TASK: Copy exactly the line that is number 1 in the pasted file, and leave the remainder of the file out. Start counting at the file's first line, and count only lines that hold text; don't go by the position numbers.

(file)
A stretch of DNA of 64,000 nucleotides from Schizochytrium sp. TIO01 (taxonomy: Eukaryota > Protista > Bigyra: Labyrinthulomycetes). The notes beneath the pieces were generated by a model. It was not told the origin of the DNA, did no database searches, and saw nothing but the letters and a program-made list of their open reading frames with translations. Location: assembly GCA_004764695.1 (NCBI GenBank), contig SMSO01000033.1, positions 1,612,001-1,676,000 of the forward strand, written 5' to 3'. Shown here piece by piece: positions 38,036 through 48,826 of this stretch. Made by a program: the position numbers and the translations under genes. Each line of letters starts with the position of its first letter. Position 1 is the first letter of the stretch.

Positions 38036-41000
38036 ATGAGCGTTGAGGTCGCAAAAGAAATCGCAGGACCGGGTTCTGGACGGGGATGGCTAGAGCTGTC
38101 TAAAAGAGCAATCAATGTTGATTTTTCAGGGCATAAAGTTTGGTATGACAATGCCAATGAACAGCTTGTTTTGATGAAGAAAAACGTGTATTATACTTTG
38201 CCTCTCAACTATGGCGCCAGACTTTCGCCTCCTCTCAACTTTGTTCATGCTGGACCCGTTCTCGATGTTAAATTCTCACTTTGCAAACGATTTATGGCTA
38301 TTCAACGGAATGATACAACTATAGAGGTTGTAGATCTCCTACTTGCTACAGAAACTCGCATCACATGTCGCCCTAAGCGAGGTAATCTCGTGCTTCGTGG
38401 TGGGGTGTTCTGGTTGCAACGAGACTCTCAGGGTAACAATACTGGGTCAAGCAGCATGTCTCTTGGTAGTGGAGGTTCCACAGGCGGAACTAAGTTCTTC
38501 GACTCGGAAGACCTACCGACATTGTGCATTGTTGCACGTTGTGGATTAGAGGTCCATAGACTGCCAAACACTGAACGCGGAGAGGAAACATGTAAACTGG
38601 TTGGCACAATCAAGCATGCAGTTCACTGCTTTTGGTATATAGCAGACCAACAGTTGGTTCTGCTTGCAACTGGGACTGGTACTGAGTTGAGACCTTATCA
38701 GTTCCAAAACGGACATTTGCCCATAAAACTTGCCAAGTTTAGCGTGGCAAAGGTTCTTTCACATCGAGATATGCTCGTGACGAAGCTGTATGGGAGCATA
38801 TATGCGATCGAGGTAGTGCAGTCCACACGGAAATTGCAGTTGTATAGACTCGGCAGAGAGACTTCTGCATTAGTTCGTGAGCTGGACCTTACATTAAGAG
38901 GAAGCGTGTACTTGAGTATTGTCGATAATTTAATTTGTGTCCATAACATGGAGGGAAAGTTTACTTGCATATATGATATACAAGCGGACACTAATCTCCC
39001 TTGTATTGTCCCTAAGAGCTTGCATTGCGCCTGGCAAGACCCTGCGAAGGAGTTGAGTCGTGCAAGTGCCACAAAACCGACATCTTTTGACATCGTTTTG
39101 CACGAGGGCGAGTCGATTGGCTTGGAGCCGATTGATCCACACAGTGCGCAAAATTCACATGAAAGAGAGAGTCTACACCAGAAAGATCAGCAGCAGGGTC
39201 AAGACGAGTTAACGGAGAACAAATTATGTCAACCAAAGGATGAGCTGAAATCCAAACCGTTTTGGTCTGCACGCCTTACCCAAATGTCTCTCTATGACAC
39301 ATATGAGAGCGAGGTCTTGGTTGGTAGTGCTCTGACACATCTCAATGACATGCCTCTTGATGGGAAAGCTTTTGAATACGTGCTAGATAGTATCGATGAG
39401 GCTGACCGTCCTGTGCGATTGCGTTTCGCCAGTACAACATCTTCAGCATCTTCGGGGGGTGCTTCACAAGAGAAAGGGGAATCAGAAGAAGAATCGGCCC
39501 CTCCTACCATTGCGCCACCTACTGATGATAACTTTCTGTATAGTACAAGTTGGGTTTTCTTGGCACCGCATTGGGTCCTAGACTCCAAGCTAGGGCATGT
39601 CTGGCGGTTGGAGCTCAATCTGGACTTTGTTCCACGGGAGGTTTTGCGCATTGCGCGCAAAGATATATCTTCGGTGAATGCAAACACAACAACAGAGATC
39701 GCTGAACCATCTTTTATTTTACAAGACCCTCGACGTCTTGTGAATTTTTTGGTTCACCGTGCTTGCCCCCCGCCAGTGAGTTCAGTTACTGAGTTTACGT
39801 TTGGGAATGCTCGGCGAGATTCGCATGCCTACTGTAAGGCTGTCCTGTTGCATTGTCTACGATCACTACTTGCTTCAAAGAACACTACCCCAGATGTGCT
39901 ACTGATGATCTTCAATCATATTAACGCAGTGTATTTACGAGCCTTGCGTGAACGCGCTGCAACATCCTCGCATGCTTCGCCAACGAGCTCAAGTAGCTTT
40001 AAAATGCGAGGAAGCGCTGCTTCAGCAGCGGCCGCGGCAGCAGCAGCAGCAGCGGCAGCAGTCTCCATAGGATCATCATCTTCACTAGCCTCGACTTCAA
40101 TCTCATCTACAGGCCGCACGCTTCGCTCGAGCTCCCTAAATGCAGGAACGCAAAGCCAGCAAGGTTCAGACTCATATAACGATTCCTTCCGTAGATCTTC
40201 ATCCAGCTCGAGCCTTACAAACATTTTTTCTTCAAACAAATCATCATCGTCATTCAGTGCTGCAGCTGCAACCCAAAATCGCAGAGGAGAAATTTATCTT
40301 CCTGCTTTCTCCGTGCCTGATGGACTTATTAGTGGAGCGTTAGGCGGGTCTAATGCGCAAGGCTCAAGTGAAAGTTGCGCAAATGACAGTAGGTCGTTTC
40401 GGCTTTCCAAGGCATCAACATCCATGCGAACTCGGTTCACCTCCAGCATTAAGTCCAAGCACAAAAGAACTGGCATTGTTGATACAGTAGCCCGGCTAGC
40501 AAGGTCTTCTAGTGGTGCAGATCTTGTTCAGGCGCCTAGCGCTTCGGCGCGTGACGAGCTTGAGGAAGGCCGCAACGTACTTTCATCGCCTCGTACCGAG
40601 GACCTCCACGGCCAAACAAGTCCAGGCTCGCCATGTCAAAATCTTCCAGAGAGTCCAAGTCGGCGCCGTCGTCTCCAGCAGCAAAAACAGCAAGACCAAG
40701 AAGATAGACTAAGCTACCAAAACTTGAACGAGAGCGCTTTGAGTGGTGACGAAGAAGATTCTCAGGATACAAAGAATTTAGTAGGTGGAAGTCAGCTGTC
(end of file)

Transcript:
A stretch of DNA of 64,000 nucleotides from Schizochytrium sp. TIO01 (taxonomy: Eukaryota > Protista > Bigyra: Labyrinthulomycetes). The notes beneath the pieces were generated by a model. It was not told the origin of the DNA, did no database searches, and saw nothing but the letters and a program-made list of their open reading frames with translations. Location: assembly GCA_004764695.1 (NCBI GenBank), contig SMSO01000033.1, positions 1,612,001-1,676,000 of the forward strand, written 5' to 3'. Shown here piece by piece: positions 38,036 through 48,826 of this stretch. Made by a program: the position numbers and the translations under genes. Each line of letters starts with the position of its first letter. Position 1 is the first letter of the stretch.